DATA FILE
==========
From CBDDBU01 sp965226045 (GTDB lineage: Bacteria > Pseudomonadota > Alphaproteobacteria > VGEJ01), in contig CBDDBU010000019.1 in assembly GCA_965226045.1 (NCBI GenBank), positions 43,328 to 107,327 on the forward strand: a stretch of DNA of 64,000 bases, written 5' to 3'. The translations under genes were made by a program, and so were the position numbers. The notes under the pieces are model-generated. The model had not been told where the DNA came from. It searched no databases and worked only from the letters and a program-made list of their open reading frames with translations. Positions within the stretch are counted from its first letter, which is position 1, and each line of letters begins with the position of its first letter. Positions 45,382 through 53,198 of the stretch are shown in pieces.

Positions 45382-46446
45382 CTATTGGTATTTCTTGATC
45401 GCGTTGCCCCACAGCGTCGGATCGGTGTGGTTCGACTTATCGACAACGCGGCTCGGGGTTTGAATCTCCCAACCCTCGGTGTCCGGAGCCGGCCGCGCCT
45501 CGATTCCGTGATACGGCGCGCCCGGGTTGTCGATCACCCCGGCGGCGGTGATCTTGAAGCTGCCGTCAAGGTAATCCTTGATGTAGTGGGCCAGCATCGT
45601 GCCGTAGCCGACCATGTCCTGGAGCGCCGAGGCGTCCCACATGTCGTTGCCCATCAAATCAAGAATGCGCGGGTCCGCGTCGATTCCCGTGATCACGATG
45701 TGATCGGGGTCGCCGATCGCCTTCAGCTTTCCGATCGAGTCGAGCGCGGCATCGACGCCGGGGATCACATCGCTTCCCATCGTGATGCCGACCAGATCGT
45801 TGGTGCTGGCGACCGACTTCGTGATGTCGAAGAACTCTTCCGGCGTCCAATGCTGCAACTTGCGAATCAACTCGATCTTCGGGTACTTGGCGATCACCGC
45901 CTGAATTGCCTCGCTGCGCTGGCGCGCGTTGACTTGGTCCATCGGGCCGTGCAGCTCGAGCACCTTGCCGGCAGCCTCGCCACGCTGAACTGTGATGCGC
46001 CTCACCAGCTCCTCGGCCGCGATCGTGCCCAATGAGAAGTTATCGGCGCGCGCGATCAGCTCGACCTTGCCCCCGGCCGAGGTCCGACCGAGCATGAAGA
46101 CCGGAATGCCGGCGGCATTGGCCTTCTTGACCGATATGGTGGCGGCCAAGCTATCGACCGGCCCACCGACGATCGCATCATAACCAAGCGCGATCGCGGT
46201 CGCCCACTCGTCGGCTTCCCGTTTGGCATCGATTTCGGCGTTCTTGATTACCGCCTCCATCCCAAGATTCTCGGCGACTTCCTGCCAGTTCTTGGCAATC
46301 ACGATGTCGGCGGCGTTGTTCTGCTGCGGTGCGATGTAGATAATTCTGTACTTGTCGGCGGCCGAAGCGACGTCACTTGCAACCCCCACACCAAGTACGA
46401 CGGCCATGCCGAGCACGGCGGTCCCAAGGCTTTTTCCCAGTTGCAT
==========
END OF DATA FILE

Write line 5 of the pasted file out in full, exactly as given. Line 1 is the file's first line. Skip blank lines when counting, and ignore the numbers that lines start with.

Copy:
45501 CGATTCCGTGATACGGCGCGCCCGGGTTGTCGATCACCCCGGCGGCGGTGATCTTGAAGCTGCCGTCAAGGTAATCCTTGATGTAGTGGGCCAGCATCGT